But if you’ve been used to leftovers your whole life, if you’ve lived on the margins, if you’ve always been the last one picked in the game of life, then this story has got to sound pretty good, doesn’t it?
If you have to go to the emergency room when your baby gets the flu instead of your family doctor, if you’ve been told your whole life that the love you share with your beloved is “unnatural” or an “abomination,’ if the only bailout you ever got came at seven o’clock in the morning because you’re black and because there was a joint in the glove compartment, if the whole system is set up to warehouse people like you in jails and prisons, then this story about life in the economy of God maybe carries some promise.
Because in the economy of God, it’s the little ones, the forgotten ones, the passed-over ones who wind up at the front of the line.
In the economy of God, a new reign gets established by the powerless, the stepped-on, the least likely candidates for Who’s Who. In a strange and seemingly indefensible administrative move, God throws out the HR manual and starts employing the people who show up to the interview in flip-flops and shorts.
And it’s almost never flashy, but it can leave ripples in the pond that go on forever.
Lidia Schafer, an Ethiopian woman who works in a beauty shop in Washington D.C., was aware of the hardship of attending school in her homeland. But it was after she learned about a nine year-old girl who was killed by a hyena on her 3 hour walk him from school that she decided to do something about it.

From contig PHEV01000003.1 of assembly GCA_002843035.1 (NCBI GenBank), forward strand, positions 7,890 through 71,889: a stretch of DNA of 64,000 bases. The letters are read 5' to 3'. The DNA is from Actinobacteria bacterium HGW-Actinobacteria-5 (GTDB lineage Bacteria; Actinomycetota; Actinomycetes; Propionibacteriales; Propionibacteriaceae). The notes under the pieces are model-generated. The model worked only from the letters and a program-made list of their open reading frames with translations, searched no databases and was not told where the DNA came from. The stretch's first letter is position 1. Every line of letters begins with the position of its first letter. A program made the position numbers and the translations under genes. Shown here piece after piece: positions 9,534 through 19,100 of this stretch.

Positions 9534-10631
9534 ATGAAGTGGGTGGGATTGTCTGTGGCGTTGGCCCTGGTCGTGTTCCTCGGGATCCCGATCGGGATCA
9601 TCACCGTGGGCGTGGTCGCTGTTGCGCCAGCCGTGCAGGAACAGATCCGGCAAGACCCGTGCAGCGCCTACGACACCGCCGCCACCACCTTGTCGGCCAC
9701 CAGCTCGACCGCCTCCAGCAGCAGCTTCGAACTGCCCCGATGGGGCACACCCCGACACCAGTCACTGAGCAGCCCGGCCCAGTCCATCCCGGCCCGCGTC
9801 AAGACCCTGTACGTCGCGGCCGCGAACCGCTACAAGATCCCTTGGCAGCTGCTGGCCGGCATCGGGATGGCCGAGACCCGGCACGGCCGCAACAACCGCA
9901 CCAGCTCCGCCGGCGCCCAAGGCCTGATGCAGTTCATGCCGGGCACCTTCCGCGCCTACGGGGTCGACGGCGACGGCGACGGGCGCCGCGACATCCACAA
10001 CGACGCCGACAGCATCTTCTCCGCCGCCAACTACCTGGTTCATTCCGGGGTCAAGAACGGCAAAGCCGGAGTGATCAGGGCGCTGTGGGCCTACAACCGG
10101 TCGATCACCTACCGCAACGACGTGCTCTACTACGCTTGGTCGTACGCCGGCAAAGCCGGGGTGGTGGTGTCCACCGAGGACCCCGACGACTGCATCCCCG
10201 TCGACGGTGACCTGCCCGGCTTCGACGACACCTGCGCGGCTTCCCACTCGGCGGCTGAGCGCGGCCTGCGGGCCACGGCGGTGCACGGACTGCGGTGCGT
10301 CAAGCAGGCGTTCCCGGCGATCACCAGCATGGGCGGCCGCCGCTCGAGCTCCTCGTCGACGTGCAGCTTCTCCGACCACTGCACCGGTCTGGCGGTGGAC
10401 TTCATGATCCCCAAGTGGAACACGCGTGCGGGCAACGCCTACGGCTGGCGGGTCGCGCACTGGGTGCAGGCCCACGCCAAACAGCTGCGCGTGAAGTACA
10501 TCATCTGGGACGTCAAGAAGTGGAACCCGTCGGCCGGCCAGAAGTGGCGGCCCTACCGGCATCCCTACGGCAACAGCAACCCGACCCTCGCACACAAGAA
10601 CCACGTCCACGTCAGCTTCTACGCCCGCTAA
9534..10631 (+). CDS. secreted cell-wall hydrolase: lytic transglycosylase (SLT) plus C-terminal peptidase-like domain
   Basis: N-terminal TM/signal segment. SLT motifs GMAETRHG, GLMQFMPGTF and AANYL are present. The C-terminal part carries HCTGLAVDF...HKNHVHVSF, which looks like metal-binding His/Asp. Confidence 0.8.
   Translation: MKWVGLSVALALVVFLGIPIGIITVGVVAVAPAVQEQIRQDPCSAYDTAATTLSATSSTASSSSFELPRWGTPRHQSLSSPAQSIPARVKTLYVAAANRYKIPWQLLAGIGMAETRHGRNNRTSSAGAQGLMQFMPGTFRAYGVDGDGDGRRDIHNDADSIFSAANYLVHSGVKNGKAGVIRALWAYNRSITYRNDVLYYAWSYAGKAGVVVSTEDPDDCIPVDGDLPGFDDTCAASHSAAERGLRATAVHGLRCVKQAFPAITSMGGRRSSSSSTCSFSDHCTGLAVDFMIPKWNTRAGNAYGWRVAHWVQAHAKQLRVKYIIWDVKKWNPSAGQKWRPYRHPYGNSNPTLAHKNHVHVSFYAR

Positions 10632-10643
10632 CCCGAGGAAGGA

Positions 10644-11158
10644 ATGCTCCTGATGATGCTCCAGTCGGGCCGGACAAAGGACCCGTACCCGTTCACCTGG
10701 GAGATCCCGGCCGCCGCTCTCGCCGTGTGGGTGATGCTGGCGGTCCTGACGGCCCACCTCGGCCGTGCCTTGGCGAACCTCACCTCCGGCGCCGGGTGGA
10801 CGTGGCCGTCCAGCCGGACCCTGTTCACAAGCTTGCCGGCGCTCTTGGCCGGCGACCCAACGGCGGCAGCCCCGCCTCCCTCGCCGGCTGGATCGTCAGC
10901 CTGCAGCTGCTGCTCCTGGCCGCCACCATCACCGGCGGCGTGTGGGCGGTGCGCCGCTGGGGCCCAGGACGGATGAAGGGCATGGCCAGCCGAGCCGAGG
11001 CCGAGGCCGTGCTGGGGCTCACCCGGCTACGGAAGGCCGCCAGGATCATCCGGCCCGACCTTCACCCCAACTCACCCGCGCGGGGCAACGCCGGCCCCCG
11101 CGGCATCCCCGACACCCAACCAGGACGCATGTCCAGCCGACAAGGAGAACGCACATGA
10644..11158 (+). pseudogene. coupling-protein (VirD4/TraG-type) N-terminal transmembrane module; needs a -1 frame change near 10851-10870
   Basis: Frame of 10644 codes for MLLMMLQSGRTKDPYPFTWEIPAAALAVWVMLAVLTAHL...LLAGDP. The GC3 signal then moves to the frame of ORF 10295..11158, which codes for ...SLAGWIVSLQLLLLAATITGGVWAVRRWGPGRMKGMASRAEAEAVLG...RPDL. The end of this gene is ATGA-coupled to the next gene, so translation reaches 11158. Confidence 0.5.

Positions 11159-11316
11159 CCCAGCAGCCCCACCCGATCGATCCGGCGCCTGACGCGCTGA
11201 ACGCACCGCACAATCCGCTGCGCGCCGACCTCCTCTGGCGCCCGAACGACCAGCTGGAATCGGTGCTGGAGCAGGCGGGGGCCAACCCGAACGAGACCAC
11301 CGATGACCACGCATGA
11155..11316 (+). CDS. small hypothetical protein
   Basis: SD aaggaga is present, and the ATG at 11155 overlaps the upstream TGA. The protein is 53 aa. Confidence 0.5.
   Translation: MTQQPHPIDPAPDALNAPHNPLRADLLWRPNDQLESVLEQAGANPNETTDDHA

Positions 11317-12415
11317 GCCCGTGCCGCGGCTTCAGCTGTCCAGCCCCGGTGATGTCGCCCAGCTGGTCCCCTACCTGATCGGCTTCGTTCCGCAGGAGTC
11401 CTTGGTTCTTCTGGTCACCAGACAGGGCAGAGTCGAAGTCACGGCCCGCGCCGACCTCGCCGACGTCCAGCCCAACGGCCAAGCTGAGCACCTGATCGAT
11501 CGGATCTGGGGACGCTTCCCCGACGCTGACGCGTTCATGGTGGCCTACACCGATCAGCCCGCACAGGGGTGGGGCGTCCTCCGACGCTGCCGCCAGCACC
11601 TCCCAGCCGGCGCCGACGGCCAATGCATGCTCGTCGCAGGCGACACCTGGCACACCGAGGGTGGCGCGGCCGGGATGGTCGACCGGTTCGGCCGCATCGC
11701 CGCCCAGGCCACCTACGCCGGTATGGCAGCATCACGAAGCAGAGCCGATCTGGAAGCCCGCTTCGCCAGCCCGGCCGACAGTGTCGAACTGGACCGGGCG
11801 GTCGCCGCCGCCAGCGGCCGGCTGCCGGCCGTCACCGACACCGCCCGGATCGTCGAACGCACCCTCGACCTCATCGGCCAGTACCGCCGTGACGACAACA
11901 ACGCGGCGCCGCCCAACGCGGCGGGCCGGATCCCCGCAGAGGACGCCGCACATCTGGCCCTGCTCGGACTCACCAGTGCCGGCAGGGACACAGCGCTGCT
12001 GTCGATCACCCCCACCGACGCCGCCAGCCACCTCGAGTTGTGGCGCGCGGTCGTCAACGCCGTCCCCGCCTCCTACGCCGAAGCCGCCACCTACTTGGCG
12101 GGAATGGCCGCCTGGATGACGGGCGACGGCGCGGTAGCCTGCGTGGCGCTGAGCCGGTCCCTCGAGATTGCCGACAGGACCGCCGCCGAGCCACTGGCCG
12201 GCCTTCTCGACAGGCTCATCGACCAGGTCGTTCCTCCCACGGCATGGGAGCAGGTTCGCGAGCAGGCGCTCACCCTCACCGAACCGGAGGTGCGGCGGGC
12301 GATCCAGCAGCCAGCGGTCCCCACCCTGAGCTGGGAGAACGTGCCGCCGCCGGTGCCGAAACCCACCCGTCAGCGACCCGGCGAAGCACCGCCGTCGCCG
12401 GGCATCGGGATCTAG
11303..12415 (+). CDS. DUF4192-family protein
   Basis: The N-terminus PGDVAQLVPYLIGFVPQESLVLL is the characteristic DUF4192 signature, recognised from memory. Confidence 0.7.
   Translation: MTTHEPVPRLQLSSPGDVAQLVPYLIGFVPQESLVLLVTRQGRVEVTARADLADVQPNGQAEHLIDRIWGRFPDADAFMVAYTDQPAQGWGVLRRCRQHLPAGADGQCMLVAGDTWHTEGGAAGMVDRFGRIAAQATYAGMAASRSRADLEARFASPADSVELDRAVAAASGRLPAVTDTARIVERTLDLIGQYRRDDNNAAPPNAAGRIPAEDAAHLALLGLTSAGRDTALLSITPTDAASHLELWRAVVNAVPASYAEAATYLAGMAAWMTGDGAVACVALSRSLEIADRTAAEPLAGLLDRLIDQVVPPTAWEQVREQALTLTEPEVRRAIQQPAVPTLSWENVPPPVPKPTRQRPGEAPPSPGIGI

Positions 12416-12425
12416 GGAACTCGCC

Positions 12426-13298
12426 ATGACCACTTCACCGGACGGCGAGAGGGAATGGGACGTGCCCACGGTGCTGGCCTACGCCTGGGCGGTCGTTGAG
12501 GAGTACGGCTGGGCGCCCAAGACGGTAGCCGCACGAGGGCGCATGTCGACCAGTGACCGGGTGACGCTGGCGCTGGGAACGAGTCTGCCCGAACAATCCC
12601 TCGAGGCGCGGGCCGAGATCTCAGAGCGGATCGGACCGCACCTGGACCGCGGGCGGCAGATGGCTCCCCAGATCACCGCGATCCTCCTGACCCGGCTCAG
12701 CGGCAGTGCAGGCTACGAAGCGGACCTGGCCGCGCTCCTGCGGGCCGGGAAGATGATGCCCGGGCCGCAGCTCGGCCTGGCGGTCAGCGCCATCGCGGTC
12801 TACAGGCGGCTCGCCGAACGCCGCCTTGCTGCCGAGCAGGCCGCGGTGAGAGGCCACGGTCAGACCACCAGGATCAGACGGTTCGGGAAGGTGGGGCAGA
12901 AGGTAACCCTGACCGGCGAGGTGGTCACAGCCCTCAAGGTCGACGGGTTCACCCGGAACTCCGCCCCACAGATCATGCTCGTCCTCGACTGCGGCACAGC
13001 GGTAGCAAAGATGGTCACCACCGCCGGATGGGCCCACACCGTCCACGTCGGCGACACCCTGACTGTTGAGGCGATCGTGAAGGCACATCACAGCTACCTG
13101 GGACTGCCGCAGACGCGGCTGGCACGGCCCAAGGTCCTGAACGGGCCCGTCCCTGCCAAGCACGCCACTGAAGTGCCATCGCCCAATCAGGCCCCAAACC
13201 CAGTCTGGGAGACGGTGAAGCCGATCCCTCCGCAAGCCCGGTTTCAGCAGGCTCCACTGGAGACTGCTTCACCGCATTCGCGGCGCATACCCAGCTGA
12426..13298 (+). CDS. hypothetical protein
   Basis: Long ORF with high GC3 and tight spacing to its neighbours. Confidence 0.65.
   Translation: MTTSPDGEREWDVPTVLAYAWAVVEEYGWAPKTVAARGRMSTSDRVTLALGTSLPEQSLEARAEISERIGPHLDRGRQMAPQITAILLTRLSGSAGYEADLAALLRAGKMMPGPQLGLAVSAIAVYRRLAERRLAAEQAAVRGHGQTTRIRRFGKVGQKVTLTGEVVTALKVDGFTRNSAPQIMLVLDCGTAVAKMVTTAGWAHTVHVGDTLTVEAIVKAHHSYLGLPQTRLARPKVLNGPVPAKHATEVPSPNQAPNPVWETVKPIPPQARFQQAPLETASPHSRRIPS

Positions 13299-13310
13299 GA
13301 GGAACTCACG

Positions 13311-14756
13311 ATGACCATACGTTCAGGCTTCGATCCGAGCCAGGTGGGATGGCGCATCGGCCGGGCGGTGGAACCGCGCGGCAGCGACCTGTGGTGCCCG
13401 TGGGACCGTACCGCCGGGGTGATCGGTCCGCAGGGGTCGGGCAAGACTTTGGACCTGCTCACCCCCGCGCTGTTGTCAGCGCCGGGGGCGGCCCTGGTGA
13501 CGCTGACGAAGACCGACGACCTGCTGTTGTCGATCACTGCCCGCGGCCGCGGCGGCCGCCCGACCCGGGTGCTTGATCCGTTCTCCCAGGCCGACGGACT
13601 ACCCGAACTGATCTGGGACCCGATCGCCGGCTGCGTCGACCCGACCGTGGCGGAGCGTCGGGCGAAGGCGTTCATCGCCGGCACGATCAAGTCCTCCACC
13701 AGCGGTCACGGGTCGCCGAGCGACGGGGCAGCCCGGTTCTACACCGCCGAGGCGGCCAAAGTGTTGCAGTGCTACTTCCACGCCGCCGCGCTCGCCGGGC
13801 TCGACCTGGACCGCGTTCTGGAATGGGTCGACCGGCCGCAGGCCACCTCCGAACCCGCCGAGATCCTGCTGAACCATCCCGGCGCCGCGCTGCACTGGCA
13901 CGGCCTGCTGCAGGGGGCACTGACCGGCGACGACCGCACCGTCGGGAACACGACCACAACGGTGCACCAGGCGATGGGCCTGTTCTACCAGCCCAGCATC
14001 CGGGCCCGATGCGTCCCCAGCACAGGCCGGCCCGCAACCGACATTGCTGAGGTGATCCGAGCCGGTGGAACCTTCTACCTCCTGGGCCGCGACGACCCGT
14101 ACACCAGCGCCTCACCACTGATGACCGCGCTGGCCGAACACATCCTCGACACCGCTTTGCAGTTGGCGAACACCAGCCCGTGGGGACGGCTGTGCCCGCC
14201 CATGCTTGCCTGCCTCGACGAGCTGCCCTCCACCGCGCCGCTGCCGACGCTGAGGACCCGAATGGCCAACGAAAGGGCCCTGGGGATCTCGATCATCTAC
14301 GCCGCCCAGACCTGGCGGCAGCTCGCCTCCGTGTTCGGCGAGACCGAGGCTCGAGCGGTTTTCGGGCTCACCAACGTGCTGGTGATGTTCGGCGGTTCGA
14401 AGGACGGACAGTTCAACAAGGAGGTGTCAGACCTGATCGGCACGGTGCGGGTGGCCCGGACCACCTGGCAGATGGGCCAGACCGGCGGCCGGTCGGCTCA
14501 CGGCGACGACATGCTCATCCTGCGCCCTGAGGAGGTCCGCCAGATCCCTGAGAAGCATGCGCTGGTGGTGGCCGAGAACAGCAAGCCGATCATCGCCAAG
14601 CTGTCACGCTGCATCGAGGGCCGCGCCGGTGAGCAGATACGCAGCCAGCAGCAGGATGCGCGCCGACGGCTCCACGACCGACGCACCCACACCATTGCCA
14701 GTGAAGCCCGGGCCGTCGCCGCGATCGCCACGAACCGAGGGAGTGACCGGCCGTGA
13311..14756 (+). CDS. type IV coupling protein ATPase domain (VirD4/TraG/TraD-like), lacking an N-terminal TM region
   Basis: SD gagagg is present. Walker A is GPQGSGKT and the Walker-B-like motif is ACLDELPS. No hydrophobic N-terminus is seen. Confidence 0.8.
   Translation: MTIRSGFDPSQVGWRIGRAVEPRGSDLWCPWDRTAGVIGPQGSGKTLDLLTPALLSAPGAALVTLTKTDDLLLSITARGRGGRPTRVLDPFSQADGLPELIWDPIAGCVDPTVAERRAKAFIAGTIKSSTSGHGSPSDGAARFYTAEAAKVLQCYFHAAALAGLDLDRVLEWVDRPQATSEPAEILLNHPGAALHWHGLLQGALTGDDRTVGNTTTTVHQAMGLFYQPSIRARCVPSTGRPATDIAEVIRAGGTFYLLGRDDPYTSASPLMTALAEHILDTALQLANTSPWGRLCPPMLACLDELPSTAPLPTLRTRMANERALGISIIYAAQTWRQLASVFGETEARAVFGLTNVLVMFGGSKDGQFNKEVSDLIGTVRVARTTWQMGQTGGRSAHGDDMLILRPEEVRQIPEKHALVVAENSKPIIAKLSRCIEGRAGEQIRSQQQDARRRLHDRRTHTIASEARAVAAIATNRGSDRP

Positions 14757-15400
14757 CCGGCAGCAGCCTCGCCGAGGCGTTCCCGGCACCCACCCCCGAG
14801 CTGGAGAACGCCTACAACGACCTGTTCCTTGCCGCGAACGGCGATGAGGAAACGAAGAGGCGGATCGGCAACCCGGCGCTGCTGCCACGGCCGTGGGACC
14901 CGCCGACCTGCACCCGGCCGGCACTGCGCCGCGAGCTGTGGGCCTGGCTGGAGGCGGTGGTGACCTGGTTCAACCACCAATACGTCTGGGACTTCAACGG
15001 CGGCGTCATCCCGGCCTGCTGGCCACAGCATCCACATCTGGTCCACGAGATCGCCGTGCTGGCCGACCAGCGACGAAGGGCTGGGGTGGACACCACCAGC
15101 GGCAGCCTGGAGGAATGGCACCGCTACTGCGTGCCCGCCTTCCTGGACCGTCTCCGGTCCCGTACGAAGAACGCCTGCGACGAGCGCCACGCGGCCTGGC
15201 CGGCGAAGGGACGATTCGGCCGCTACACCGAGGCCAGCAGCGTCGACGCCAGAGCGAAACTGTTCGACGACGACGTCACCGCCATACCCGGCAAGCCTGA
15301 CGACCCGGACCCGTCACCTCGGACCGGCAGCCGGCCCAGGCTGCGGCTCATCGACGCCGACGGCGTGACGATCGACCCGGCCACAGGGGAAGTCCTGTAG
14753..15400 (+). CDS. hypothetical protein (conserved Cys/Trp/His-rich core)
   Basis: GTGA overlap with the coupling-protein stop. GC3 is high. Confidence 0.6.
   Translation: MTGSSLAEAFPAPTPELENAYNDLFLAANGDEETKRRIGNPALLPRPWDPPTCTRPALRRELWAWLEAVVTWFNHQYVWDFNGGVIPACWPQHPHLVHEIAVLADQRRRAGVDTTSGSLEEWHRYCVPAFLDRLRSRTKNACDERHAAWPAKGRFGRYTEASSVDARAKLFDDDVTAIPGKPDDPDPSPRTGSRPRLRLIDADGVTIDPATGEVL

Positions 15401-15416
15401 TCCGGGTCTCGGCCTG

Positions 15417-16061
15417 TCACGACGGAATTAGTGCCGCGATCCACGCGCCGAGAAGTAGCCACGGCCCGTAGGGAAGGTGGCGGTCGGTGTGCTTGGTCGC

She saved her tips, sold her house and her car, and raised $258,000 over 10 years—enough money to build an 8 building school in Ethiopia—which today educates more than 1,500 kids.
She’s not a CEO. She’s never going to star in a Hollywood movie. Lidia Schafer’s just a woman who works in a beauty shop for tips.
Small. Meaningless. Just a drop in the bucket.
There are thousands of Ethiopian kids who say otherwise. They’re foolish enough to think she’s big, successful.
It all depends on where you’re standing, doesn’t it?
And here we are, tucked back in behind the bank in the Douglass Loop—just a handful of folks trying to keep body and soul together, under the shadow of the big and the successful.
But the way I’ve got it figured, this place looks a lot like the kind of place God might choose to do some interesting things. They may not be big, successful, Jumbo-tron kinds of things—but then again, we follow a criminal executed by the big and successful . . . so we’re much less impressed by them.
Because in the economy of God, it doesn’t take much—just a few people willing to be faithful and a little bit can go a long way.